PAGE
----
More and more, today’s state of mind is one of working until you drop. Feeling tired or plain unhealthy, is taboo. You’ve got to finish your work first, right? As soon as our career becomes our first priority, we start to neglect our health. No wonder that we’re fueling a burn-out driven society. Instead of easing off when we’re feeling weak, we resort to pills against headaches or fatigue. When we’re low on energy, we either snack on candy bars or pump our veins full of caffeine. Only when our health completely prohibits working, we start to take things easy –until we’re feeling even slightly better that is.
Does this sound familiar? In the coming weeks, we’ll give you five questions you can ask yourself to better understand the contemporary syndrome. Here’s the second question.
Which patterns and incorrect presumptions feed your habits?
We gather tons of mental baggage during our life. It consists of rules, values and presumptions on how we feel the world should work. The basis for the presumptions we make, lies in our upbringing, our own experiences and principles, as well as in our friends, the environment we find ourselves living in and in our (pop) culture.
Your mental baggage is what makes you, well, you. And that’s great! Some widespread and hard to let go thinking patterns and beliefs, are however detrimental to your wellbeing. A couple examples:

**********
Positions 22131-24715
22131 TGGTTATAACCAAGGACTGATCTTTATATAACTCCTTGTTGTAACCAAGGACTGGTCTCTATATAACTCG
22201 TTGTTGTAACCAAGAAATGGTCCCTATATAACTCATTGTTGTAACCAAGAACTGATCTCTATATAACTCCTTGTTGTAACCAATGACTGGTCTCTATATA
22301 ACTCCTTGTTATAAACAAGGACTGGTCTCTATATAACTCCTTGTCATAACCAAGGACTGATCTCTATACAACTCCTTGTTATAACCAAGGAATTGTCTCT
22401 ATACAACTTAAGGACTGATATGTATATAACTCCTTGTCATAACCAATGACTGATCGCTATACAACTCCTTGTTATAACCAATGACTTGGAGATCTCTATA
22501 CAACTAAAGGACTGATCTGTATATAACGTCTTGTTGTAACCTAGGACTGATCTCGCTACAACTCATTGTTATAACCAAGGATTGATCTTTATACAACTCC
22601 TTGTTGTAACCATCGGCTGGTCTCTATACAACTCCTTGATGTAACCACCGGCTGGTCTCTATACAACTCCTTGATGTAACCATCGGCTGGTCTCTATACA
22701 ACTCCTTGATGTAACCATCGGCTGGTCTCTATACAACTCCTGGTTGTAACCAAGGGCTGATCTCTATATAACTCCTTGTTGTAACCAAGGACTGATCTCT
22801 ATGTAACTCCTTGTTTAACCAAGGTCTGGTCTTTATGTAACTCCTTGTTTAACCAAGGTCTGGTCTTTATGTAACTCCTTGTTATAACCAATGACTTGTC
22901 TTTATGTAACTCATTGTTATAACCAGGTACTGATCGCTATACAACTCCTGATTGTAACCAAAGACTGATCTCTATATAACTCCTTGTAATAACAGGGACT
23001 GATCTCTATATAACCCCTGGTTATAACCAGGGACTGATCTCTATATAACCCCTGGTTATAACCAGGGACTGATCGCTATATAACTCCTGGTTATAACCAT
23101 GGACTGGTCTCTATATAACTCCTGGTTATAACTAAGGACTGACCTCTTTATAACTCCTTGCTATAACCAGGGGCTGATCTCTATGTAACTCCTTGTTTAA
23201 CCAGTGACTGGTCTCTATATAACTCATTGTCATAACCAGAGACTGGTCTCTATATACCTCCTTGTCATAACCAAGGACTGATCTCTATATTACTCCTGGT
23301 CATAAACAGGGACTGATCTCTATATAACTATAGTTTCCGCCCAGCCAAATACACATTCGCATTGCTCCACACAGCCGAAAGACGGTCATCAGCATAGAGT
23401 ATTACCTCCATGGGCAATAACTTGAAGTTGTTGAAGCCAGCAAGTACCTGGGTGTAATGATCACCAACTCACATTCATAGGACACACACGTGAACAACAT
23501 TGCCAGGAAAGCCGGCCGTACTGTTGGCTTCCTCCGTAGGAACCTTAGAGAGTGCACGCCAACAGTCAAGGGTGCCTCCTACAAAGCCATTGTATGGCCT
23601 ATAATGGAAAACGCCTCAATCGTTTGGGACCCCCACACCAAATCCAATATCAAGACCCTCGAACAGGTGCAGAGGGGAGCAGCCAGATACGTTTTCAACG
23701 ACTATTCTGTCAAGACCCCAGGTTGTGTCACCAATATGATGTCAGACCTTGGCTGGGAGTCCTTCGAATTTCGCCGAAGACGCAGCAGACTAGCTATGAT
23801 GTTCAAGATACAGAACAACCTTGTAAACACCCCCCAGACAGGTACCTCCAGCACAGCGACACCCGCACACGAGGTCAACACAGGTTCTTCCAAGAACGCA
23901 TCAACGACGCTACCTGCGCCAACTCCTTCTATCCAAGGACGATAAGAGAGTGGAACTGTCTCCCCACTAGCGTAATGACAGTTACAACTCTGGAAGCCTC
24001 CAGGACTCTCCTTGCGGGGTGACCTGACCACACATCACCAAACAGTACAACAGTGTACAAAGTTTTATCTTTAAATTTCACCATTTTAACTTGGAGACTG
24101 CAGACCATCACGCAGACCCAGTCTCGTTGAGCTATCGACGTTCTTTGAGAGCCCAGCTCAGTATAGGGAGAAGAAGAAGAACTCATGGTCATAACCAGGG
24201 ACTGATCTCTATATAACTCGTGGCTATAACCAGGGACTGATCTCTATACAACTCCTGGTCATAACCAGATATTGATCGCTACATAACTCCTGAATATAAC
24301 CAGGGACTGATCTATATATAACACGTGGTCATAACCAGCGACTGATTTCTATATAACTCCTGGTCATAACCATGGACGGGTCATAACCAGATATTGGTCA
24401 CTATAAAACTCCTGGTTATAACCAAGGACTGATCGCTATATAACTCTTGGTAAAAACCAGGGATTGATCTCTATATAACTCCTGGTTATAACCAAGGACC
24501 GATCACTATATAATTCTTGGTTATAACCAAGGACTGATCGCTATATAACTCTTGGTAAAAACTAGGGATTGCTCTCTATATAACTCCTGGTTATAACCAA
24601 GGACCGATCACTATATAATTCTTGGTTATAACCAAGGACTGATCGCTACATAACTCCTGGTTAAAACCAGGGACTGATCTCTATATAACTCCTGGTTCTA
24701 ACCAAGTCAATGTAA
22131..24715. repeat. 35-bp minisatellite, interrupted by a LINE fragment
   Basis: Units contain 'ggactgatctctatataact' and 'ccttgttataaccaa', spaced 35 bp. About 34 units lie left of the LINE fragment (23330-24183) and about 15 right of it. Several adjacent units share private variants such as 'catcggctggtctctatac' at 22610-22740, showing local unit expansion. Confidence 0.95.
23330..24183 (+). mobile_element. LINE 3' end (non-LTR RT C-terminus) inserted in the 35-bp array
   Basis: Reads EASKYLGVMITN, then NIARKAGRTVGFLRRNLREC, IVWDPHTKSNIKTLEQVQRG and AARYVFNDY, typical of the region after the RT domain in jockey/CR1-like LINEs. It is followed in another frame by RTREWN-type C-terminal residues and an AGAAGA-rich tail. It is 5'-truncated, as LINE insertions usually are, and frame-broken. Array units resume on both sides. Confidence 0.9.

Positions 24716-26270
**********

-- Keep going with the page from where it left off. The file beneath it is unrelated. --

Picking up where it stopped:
- I have to be perfect and I have to do everything perfectly.
- I have to be able to manage everything, without feeling stressed or tired.
- I can’t relax before I’ve done everything I had to do.
- I can do it on my own, I don’t need help.
- I’m good at multitasking.
Does this sound familiar? Believing in yourself and being enthusiastic are good things, but keep in mind that every situation is different and that everyone has a point where they need to ask for help, take things more slowly or take a break. You’ll perform better when you’re feeling better. Keep in mind that multitasking wastes energy at an incredible rate!
In the paragraphs below, you will find two tips that will help to prevent you from getting stuck in bad or wrong trains of thought.
- Use your brains and use them when you’re taking a look at yourself too. Take half an hour per week, say on Friday afternoon, to write down your stressors. By making them visible, they won’t rise to unrealistically large proportions. Try to get rid of them in the next week, or accept them the way they are as soon as you’re writing them down.
- Start your day with a healthy cocktail. Take a very conscious look at something beautiful in your vicinity, pour a glass of lukewarm water and drink it up, fully aware of what you’re doing. Count yourself lucky that you can experience such grace at that very moment.
This way, you’ll start your day with a healthy glass full of dopamine based biochemistry. Taking the time for a little exercise on top, adds endorphins to the mixture that’ll make you feel upbeat and ready to take on the world. This cocktail certainly is much better on our empty stomachs than the mix of stress related cortisol and adrenaline we’re used to.